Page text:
VERNON —One of Vernon's leading businessmen wants to make sure the Vermont Yankee site, currently undergoing decommissioning, remains in active, commercial or industrial use.
Mike Renaud, the owner of Renaud Brothers Construction, met with the Vernon Planning Commission last week to discuss his interest.
"I'm just concerned for the town and the tax base," said Renaud, whose firm last year bought the former Marlboro College Graduate Center in downtown Brattleboro.
Renaud has lived in Vernon for more than 10 years; he's a native of Brattleboro.
"I want to do anything I can to encourage reuse of the site as a commercial property," Renaud said Monday. "It's all casual," he said, "there's nothing on paper."
Renaud said he didn't know the details of when NorthStar Services would complete the demolition and clean up of the Vermont Yankee site. After NorthStar completes its work, the site has to be restored to its original "green field" condition and formally released for reuse by the Nuclear Regulatory Commission.
"I don't know any of that," he said, noting his goal in coming forward was to make sure the site remains a taxable, productive property.
Mike and his brother purchased the former Marlboro College Graduate Center on Vernon Street last year; it is now known as 28 Vernon Street and is home to many businesses, including the Downs Rachlin law firm and the local office of the U.S. Department of Agriculture. Renaud Brothers specializes in building and restoring bridges and other heavy construction projects.
Bob Spencer, chairman of the Vernon Planning Commission, said the future of the Vermont Yankee site is of intense interest and importance in Vernon. Spencer said Renaud is a well-respected local businessman.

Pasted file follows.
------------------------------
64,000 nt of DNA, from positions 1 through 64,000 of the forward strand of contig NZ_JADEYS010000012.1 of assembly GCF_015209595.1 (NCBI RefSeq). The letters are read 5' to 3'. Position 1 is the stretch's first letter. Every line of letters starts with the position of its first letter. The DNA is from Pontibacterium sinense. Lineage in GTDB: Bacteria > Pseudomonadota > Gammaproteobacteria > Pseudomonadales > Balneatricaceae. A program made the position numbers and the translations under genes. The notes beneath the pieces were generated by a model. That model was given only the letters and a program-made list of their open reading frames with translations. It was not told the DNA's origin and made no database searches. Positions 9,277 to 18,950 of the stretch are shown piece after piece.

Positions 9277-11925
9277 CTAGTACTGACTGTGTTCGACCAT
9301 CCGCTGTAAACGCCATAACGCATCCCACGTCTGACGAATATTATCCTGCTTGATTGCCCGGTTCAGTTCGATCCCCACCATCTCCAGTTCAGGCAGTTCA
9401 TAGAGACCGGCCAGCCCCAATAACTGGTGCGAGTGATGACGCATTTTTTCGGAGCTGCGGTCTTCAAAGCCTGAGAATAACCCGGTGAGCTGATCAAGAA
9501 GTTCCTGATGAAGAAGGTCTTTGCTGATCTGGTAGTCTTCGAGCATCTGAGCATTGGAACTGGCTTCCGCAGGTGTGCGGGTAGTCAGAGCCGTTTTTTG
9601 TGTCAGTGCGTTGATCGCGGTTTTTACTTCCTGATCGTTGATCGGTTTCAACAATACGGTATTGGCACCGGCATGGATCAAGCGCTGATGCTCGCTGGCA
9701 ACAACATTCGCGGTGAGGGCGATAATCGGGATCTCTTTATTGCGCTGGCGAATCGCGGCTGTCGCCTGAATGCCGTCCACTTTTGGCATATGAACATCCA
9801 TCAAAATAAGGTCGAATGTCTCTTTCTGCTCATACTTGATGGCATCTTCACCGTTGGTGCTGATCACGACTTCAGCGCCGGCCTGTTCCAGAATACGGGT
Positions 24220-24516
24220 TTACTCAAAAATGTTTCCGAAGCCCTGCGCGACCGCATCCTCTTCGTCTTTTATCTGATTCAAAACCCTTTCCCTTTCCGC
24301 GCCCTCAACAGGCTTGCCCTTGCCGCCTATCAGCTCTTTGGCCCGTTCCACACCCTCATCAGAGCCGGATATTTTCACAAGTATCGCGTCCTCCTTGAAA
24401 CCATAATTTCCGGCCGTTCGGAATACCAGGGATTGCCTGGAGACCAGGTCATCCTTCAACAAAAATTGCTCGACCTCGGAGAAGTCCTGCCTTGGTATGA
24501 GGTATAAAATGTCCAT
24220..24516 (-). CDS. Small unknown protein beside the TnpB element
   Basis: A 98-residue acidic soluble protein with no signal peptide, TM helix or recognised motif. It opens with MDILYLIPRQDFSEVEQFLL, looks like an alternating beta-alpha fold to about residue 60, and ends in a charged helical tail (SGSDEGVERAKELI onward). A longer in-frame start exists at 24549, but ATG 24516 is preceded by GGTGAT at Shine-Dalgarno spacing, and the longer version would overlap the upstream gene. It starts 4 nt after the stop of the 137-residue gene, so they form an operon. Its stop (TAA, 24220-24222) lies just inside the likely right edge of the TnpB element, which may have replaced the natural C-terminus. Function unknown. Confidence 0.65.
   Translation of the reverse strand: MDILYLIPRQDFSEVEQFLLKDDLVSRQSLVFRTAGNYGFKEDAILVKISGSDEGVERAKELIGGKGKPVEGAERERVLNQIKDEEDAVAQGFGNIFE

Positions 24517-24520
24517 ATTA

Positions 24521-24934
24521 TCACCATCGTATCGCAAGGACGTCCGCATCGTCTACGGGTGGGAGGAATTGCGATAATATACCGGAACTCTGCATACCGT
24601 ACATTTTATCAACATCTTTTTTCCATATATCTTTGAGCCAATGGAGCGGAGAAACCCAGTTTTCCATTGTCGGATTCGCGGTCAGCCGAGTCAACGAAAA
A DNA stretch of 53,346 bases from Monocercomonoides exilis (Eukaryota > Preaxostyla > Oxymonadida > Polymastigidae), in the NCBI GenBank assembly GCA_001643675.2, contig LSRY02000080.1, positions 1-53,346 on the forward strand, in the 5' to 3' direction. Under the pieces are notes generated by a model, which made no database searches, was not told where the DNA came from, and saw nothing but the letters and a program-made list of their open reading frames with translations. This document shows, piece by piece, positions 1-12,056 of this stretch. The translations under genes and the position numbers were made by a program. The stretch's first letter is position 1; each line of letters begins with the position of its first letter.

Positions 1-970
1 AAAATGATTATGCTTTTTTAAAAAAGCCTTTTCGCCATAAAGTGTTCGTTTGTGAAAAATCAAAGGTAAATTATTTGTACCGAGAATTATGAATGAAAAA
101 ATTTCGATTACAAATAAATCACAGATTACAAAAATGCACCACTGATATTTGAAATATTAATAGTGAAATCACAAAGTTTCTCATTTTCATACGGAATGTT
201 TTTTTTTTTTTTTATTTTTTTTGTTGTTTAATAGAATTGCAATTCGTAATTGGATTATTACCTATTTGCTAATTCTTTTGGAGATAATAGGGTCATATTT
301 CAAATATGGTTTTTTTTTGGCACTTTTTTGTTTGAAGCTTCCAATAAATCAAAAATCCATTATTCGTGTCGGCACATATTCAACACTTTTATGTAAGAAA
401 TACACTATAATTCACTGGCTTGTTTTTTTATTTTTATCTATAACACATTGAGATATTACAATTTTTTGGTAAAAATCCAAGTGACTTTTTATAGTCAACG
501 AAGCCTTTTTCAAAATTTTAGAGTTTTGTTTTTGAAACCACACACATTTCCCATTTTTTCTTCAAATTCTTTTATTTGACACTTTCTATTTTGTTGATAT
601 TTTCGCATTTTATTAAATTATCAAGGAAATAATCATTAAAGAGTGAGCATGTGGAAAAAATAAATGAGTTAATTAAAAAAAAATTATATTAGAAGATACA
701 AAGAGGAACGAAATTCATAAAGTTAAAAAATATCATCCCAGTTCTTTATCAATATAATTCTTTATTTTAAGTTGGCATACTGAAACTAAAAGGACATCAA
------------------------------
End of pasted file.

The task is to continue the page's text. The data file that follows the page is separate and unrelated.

Spencer said he is aware that no other sites of decommissioned nuclear power plants have been re-developed anywhere in the country, but he hopes Vernon will break that trend. "There's a lot of potential there," he said.
The town has a memorandum of understanding with NorthStar over the decommissioning of the site, Spencer said, with the goal of not demolishing everything on the site.
He said the town is interested in having some buildings, septic systems, water wells and rail sidings survive the decommissioning and decontamination process.
"The town has a separate MOU with NorthStar," Spencer said, noting the town is also party to the master agreement the state Public Utility Commission struck with NorthStar as part of its purchase of Vermont Yankee from Entergy Nuclear.
"There's been no decision. This is all so new," said Spencer, noting that NorthStar only completed the purchase of Vermont Yankee in January, and started active decommissioning shortly thereafter. He said the company has made great progress.
Spencer said he is pleased with Renaud's interest in buying a portion of it. "They are very entrepreneurial," he said of Renaud Brothers. "They are very local and very low key.
"One thing we don't want is a nature park," Spencer said, while noting that the Vermont Yankee site has beautiful views of the Connecticut River. .
In a prepared statement from NorthStar, company president Scott State said his company hopes to have the decommissioning completed by 2030, though he said it is possible the job will be completed sooner.
"Upon completion, the Nuclear Regulatory Commission must give approval of the site for free release after which point the property could be sold to a new owner for productive economic redevelopment," State wrote.
"NorthStar values the cooperative relationship it has with the town and is working very closely with town officials during the decommissioning process," he added.
Contact Susan Smallheer at firstname.lastname@example.org or at 802 254-2311, ext. 154.